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flat assembler > Examples and Tutorials > BASELIB: General purpose libs for beginners

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fasmnewbie



Joined: 01 Mar 2011
Posts: 514
This is BASELIB, a set of general-purpose library intended for absolute beginners, each for linux and windows, that I hope can help newbies with their assembly programming at the earliest learning curve.

1. baselibs.zip - contains full source and binaries of BASELIB. For Win32/64 and Linux32/64. This also includes 16-bit versions as an unofficial release, just in case. Standalone. With documentation.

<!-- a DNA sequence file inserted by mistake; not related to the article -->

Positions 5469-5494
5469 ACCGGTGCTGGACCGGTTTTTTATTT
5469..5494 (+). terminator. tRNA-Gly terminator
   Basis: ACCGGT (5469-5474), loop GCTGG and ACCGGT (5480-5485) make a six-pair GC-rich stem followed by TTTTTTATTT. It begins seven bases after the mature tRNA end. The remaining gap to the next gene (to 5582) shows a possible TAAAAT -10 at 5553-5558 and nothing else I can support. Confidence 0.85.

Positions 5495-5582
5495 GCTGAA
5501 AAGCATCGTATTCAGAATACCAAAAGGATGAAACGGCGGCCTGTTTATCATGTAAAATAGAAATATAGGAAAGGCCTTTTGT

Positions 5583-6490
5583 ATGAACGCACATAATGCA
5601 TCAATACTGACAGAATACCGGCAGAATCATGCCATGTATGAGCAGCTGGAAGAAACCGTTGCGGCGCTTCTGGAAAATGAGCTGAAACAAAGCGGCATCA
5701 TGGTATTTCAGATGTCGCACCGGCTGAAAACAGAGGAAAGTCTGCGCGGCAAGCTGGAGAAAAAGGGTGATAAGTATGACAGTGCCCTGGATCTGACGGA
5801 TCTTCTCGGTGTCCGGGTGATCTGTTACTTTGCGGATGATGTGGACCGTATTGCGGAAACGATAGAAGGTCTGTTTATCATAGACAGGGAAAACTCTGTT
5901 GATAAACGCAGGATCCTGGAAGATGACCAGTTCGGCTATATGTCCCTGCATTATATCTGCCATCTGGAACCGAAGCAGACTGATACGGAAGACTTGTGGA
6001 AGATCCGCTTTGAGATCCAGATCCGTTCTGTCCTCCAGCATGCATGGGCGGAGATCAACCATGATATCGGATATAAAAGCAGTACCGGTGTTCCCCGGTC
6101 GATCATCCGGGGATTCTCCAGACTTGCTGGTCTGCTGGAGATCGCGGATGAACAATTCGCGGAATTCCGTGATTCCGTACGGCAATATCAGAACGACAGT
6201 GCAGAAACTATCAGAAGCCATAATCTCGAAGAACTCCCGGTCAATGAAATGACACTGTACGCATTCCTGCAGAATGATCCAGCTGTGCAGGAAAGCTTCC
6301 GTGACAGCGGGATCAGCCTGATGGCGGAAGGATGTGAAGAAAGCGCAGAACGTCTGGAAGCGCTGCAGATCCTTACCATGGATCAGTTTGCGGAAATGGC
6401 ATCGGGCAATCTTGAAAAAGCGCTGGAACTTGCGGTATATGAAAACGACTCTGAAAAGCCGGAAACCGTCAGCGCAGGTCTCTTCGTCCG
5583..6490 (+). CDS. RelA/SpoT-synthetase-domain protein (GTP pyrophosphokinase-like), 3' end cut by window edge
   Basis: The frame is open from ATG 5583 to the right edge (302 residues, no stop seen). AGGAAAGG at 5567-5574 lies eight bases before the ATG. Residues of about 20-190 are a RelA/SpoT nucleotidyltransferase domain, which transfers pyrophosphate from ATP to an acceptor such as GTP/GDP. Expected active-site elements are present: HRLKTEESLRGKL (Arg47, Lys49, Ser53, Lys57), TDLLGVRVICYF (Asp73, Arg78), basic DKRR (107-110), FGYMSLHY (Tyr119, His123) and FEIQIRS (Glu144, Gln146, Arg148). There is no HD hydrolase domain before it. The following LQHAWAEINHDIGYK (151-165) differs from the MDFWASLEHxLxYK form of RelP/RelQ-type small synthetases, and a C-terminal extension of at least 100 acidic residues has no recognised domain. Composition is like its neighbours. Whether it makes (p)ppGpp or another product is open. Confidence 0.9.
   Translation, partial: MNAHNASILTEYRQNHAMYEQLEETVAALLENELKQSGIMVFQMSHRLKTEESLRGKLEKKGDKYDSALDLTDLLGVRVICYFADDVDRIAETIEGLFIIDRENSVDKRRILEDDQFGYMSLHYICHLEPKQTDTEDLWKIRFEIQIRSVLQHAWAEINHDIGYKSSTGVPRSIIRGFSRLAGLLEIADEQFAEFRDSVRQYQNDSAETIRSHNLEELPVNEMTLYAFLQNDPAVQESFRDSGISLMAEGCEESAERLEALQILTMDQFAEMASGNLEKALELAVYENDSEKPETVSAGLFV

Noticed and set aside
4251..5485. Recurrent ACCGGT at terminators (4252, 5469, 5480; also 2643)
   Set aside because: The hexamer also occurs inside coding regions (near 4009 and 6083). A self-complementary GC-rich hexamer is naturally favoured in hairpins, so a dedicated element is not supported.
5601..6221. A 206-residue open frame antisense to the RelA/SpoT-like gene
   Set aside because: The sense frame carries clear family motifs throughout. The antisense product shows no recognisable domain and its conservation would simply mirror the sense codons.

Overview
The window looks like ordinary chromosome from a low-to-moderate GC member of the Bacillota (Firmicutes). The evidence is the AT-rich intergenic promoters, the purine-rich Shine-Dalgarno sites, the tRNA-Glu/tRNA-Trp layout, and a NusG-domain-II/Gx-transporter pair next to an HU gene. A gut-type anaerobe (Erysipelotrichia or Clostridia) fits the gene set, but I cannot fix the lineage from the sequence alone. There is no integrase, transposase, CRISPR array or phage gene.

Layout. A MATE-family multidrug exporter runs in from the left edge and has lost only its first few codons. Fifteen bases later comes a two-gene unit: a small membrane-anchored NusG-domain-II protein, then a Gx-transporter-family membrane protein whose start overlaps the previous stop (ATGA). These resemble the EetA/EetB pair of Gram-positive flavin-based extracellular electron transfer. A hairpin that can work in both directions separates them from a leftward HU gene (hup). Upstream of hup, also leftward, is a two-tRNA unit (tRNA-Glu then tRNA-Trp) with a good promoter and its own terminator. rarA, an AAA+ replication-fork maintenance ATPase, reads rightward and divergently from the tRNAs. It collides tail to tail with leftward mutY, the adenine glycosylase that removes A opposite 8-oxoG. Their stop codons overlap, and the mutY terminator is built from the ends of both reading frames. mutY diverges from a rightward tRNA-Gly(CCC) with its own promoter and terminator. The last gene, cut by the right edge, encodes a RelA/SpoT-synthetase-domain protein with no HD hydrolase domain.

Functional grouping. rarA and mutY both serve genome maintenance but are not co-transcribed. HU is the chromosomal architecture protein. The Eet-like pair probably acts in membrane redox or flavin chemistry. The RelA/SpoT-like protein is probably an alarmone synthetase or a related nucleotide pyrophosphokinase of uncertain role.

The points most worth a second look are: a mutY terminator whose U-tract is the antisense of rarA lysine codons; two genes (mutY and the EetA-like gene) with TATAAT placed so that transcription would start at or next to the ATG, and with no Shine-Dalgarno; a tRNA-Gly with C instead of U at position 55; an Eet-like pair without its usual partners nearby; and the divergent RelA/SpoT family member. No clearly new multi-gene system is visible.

2. cpulib.zip - CPULIB. Partially ABI-compliant library. For Win32/64 and Linux32/64. Comes with full source and binaries. Not compatible with BASELIB. Standalone. With documentation.

Code: